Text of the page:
From cutting bills to avoid being ripped off, these are the top student housing mistakes you MUST avoid!
Don't accept the first place your see and do your research when looking to let privately: Search for reviews of your potential landlord, consider how much bills for the property will be (see the EPC certificate) and check out other things that may be relevant to you in local area, such as parking.
Checking the condition of the property
When visiting a potential property be sure to have a GOOD look around and NEVER agree to live anywhere you haven't seen. Make sure you check all the corners, cupboards and see everything such as lights and appliances are in working order.
Not taking photos
When you first move in be sure to photograph the condition of the property, especially any damage or issues already present, to make sure you don't get the blame and lose your deposit. > Top tips to keep your flat deposit safe
Bringing everything you own
Make sure you know what's included (if furnished property) and don't bring pointless things you don't need.
Sort out a budget when it comes to paying rent and bills as they're the most important things. If you're sharing a house, make sure you figure out a way to split bills and for everyone to pay for their share...
Sort out who pays what
On that topic, deciding who makes student bills can be a bit of a nightmare. Generally the best advice is to make sure everyone's names are on any bills so that no one person will be held liable if another fails to pay up on time. An alternative option is to give each housemate a different bill to be responsible for.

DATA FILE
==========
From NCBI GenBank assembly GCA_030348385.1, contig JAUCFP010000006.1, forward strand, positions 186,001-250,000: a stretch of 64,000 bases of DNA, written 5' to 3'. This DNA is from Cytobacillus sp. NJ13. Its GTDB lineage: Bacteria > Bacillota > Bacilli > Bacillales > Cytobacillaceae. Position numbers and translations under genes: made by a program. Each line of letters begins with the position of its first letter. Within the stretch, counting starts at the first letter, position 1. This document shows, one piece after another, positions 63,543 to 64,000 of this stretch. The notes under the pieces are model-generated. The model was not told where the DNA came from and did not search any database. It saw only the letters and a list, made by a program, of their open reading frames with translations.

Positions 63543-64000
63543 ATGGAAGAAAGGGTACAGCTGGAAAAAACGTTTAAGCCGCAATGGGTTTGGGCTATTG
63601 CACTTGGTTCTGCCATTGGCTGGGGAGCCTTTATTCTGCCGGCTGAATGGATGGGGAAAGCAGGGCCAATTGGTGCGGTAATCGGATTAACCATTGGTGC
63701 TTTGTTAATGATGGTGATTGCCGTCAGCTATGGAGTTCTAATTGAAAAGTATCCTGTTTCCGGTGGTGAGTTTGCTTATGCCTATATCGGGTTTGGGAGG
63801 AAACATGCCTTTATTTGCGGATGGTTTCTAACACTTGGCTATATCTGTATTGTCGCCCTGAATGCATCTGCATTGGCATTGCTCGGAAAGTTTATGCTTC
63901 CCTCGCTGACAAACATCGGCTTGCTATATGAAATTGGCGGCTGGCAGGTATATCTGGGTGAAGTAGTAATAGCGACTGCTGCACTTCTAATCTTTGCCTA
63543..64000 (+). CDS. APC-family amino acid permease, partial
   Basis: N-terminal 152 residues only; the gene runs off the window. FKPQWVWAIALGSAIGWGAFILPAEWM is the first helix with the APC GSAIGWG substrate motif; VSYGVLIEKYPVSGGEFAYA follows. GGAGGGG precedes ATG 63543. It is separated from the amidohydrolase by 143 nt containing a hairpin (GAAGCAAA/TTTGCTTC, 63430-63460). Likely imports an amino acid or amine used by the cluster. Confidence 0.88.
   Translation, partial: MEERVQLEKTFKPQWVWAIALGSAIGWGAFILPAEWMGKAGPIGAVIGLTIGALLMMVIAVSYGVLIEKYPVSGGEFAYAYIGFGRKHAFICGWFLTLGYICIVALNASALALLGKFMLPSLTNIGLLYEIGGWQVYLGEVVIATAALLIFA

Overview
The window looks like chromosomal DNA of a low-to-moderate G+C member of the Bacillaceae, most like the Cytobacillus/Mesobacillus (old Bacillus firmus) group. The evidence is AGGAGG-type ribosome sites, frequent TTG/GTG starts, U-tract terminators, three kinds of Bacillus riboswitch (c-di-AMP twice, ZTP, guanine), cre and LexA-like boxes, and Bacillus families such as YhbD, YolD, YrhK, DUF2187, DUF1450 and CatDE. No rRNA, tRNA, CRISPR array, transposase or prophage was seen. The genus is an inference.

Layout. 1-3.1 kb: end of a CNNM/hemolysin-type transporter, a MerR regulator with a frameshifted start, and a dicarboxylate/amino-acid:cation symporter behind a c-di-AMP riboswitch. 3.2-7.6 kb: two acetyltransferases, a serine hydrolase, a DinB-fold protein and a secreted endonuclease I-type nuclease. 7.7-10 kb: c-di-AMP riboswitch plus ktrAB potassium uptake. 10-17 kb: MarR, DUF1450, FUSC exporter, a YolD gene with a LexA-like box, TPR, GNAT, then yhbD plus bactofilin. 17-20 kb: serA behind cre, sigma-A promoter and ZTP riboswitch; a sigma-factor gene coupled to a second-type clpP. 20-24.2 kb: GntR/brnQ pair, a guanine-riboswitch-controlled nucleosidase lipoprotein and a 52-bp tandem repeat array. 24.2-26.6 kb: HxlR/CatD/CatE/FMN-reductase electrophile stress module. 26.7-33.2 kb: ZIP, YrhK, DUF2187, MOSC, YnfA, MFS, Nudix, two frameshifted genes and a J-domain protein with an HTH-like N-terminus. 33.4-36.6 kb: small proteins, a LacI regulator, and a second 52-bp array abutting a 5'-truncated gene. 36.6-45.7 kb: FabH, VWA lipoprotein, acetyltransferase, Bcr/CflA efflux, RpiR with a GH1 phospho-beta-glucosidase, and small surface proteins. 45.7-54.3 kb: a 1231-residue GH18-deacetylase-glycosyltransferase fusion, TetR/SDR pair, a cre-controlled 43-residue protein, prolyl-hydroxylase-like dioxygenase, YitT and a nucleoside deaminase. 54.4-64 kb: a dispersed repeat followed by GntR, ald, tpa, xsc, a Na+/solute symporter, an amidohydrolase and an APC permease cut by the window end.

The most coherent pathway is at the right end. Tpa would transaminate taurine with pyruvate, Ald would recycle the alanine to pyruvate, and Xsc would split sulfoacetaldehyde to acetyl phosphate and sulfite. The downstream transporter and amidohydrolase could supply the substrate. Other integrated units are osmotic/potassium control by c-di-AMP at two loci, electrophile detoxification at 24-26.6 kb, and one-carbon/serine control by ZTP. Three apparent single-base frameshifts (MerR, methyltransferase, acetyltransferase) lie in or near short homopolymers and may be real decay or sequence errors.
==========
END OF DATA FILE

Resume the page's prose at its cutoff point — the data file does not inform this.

Upsetting the neighbours
Making the neighbours angry is just not on so keep the noise down late at night else you could find yourself getting evicted and/or given a bad reference when you move on.
Not getting contents insurance
Make sure you to cover your personal property with contents insurance in case of fire, flood, theft and so on. You may regret it if you don't, and some tenancies may require it.
Maintaining the property
You could lose your deposit or be charged if you damage the property so look after it as if it were your own home. Report any problems to your landlord as soon as possible. Not only will damage hurt your wallet, it won't make for a good landlord referral when you want to move on.
Paying council tax
If you're a full time student, you don't need to pay council tax but if you're sharing with non students or part time students, they may have to pay.